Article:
What is GIS?
A geographic information system, also commonly referred to GIS, is a system designed to capture, store, manipulate, and manage various types of geographical data. Geography is a key component of GIS, as data that is used in the system is in some way referenced to locations on earth.
What can we do with GIS?
GIS can be used to both help solve problems and influence decision making, as well as presenting data in a graphical or spatial way. A few uses for GIS include…
- Mapping where things are. We can map the location of real-world features and visualize the relationships between these features. For example, GIS can generate a map of all of the water towers within a given area or region.
- Mapping quantities. GIS can map the distribution of features within a given area, helping to influence decisions. An example of this could be a map of fire stations across Iowa. Counties with a higher number of fire stations would be shaded in a darker color than counties with a smaller number of fire stations.
- Mapping densities. Sometimes it is beneficial to map concentrations in specified areas. For example, GIS can generate a map or graphic showing population density in a given area, with more densely populated areas being shown in a different color than areas with a smaller population density.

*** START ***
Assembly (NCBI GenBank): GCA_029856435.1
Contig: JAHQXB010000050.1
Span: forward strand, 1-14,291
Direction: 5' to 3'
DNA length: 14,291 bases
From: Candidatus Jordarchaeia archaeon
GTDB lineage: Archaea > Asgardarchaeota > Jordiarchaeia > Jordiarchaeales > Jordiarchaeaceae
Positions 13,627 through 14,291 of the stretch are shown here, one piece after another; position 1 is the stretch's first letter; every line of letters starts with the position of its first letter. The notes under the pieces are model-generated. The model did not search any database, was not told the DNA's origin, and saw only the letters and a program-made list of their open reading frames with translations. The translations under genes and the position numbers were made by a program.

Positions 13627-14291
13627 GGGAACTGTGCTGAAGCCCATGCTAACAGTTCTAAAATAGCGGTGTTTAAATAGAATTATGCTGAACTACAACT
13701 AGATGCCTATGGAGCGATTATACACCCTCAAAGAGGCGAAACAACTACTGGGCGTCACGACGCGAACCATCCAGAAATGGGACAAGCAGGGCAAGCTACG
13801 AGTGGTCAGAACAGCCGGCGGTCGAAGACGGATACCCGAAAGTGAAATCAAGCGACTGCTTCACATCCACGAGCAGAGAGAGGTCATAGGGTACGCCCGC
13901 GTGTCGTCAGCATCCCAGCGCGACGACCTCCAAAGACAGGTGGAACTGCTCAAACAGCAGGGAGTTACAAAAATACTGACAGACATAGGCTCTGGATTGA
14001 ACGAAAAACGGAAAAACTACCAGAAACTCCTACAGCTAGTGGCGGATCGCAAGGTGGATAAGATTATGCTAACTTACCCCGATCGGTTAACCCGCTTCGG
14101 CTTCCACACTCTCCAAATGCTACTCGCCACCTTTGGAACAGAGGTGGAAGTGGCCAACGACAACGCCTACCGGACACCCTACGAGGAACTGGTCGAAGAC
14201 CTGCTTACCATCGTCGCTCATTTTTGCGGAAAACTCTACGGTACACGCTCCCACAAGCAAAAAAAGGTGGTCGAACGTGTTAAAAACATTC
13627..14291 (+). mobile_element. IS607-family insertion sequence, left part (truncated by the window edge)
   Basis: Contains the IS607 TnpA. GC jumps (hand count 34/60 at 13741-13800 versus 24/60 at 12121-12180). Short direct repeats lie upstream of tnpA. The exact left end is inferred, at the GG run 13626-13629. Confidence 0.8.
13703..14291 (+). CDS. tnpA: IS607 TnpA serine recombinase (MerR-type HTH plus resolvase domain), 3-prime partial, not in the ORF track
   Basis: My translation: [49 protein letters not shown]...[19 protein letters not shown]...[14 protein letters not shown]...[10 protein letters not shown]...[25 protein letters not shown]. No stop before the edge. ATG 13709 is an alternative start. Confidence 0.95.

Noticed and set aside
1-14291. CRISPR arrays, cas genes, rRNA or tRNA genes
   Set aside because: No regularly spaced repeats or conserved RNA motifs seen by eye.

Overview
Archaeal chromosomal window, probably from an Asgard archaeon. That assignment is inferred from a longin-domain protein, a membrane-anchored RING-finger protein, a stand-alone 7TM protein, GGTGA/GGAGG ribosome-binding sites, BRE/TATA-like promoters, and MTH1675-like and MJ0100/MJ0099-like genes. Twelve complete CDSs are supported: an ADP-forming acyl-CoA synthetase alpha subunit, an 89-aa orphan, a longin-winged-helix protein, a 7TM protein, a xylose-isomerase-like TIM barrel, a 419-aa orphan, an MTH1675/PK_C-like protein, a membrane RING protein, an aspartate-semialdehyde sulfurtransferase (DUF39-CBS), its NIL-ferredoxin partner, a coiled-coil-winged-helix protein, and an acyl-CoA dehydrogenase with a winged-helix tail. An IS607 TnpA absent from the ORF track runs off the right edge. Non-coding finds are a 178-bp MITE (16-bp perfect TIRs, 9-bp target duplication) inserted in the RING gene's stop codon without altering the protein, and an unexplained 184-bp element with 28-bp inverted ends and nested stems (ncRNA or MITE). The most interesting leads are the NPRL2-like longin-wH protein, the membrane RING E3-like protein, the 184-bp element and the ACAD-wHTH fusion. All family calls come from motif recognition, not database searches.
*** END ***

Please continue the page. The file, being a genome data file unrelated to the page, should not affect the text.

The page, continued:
- Mapping what is nearby. Users can find out what is located within a set distance of a given feature or location. For example, a map of Cities within a 30-minute drive of Davenport, Iowa.
- Mapping change. Our world is constantly changing, and GIS can help visualize these progressions over time. An example of this is two maps, 20 years apart, showing the growth in development in a given area over that period of time.
GIS is more than just a computer software. Combining the power of GIS with various methods and tools, we are able to analyze geographical data, manager large data sets, and display information in a graphical/map form.